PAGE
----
clock menu more-arrow no yes mobile

Filed under:

A Game From Cubs History: September 29, 1945

Yes. It's the game in which the Cubs last clinched a National League pennant -- and it had a thrilling ending.

Courtesy Mike Bojanowski

It's a sad fact of Cubs history that in all of team history, they have never won a World Series at home -- both 1907 and 1908 were won in Detroit -- and they have clinched postseason berths at Wrigley Field just three times (the 1998 wild-card tiebreaker, and the 2003 and 2008 NL Central titles).

Thus was the case in 1945, when the Cubs were in a tight race with the Cardinals. They had started slowly, but roared into first place with an 11-game winning streak to start the month of July. (Among those wins was a 24-2 crushing of the Braves, still the second-highest run total in any single game by a Cubs team since 1900.) They never left the top spot after that, although the lead dwindled to 1½ games after a loss to the Cardinals on September 26, with five games remaining.

A doubleheader sweep in Cincinnati September 27 put the Cubs on the cusp of clinching (they took 21 of 22 from the Reds that year, which tied a record for a 154-game season), and they traveled to Pittsburgh to finish the season.

They won the first game of a doubleheader 4-3 to clinch the pennant (a three-game lead with two games remaining); and it was done in exciting fashion. They scored the lead run on a sacrifice fly in the top of the ninth, and then it was up to Hank Borowy, who had come over midseason from the Yankees and pitched lights-out, much as Rick Sutcliffe would do in a similar deal with the Indians 39 years later.

But Borowy faltered; the Tribune's Edward Burns picks up the story:

Hank withdrew with Gionfriddo on second and Barrett on first and one out in the home ninth.

Bob Chipman, a lefty, was Hank's immediate replacement and accomplished the second out by making Jim Russell ground out to Roy Hughes. Paul Erickson, a right hander, then went in to pitch to Pinch Batter Tom O'Brien, a right hand batsman. The sometimes wild Chicago milkman struck out O'Brien, the tying run dying on third and the winning run on second.

The "milkman" mention appears to refer to Erickson's offseason job -- those of us of "a certain age" remember when milk was still delivered to your home... in glass bottles, no less. Anyway, another Tribune article quoted some of the players (and manager Charlie Grimm) involved in that last play:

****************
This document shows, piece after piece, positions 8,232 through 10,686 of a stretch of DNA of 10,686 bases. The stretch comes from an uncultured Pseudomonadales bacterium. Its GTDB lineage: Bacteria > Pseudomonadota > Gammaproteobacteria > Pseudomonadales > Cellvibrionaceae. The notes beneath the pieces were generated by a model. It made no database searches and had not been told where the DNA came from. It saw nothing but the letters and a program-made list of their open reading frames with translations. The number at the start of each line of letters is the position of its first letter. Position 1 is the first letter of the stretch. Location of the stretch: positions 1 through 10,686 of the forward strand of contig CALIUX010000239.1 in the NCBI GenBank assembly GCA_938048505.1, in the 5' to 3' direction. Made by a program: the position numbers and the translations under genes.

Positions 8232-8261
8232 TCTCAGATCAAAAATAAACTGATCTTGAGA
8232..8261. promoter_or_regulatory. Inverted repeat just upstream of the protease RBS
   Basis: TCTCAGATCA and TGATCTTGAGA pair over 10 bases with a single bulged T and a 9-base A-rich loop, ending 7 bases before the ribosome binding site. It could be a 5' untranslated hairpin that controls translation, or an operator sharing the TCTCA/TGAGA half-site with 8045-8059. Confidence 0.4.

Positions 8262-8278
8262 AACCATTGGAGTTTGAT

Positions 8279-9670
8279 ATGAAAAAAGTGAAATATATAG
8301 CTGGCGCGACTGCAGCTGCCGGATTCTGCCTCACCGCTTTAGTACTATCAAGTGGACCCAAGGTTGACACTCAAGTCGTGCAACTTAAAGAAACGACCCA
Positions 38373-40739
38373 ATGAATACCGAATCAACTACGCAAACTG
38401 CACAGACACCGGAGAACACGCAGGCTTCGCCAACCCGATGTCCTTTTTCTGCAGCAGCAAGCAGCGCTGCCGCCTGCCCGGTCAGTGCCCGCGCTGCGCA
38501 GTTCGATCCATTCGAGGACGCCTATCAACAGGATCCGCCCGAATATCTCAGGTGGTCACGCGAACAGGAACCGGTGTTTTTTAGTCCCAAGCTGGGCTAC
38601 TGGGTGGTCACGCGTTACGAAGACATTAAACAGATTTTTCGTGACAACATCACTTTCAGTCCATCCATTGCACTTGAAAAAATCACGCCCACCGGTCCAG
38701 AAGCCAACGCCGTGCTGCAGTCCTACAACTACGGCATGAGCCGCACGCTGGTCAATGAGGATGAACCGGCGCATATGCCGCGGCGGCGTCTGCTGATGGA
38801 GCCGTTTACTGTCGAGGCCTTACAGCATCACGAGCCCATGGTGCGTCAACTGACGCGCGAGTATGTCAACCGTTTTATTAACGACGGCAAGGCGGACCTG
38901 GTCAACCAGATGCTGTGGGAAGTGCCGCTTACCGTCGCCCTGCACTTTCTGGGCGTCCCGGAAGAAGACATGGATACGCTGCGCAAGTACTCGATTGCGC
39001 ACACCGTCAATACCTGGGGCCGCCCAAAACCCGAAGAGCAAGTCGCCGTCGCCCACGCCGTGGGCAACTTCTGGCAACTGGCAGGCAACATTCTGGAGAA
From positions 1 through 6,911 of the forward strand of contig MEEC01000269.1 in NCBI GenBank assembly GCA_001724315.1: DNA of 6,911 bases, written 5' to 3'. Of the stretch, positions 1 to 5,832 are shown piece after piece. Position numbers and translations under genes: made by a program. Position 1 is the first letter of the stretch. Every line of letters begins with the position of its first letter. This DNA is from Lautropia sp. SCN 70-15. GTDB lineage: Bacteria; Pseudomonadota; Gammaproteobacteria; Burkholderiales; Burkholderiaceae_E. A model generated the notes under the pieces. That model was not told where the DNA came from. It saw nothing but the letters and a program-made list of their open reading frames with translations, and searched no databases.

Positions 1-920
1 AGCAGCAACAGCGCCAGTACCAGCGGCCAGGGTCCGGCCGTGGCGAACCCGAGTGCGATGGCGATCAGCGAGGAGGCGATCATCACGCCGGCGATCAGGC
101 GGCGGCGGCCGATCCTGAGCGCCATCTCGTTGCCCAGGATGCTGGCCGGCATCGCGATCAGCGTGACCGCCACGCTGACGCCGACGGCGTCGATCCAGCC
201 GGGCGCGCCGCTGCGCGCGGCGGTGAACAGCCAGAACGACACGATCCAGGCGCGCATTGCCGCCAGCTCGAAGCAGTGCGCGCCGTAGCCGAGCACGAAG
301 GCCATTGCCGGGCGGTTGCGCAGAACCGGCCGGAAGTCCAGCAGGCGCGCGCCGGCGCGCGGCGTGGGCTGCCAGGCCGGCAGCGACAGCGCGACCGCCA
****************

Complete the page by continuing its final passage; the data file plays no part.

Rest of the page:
"Why Williams (Catcher Dewey Williams) called for that curve ball, I don't know," Grimm said, referring to the hook which fanned Pinch Hitter Tom O'Brien with runners on second and third.

Williams, sitting quietly by, had a good answer: "Called that curve, to strike him out."

Paul Erickson pitched but four balls to the hard hitting O'Brien. The pitcher's cap had fallen off on the third pitch and Grimm chided Williams: "Did you think it was bad when Erickson's cap fell off?"

[A pause to retrieve it would have been a balk, with the Pirates having the tying run on third base.]

"That hat was nothing," Williams replied. "I almost lost my uppers and lowers."

There are a couple of interesting things in that series of quotes. A balk to pick up your hat? So did that mean Erickson had to throw the final pitch cap-less? Or were they referring to losing the cap during the pitch?

And, I'm not sure what "uppers and lowers" refers to. Dentures? Maybe.

In any case, the Cubs won the second game of the doubleheader too, 5-0, and finished the regular season the next day by beating the Pirates again to end on a hot note, with a five-game winning streak. The World Series... not so much, as we all know. Due to wartime travel restrictions, the Series was played in an unusual pattern -- the first three games in Detroit, the last four in Chicago. The Cubs got blown out in Game 7 after Grimm started Borowy on two days' rest and he got pounded. Hank Wyse, who had thrown just one relief inning in the previous week and who had also had a fine year in 1945, insisted to his dying day that the Cubs would have won the Series if Grimm had started him instead.

Such, as usual, is Cubs history.

Here's the full image of the 1945 scorecard -- click on it to open a larger version in a new browser window or tab.